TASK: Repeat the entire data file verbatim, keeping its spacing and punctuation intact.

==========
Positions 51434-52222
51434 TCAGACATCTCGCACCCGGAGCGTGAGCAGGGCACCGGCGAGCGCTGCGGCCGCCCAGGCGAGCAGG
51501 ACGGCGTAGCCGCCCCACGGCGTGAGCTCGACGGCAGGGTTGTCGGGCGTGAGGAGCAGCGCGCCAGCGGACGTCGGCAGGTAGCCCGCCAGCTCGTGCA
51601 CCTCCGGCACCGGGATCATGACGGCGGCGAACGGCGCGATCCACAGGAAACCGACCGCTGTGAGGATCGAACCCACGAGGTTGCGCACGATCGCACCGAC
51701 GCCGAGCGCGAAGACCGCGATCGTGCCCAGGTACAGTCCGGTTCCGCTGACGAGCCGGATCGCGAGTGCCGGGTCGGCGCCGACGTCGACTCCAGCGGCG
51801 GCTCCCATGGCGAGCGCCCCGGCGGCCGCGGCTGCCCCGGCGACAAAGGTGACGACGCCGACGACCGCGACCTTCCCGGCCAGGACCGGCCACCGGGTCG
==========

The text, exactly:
Positions 51434-52222
51434 TCAGACATCTCGCACCCGGAGCGTGAGCAGGGCACCGGCGAGCGCTGCGGCCGCCCAGGCGAGCAGG
51501 ACGGCGTAGCCGCCCCACGGCGTGAGCTCGACGGCAGGGTTGTCGGGCGTGAGGAGCAGCGCGCCAGCGGACGTCGGCAGGTAGCCCGCCAGCTCGTGCA
51601 CCTCCGGCACCGGGATCATGACGGCGGCGAACGGCGCGATCCACAGGAAACCGACCGCTGTGAGGATCGAACCCACGAGGTTGCGCACGATCGCACCGAC
51701 GCCGAGCGCGAAGACCGCGATCGTGCCCAGGTACAGTCCGGTTCCGCTGACGAGCCGGATCGCGAGTGCCGGGTCGGCGCCGACGTCGACTCCAGCGGCG
51801 GCTCCCATGGCGAGCGCCCCGGCGGCCGCGGCTGCCCCGGCGACAAAGGTGACGACGCCGACGACCGCGACCTTCCCGGCCAGGACCGGCCACCGGGTCG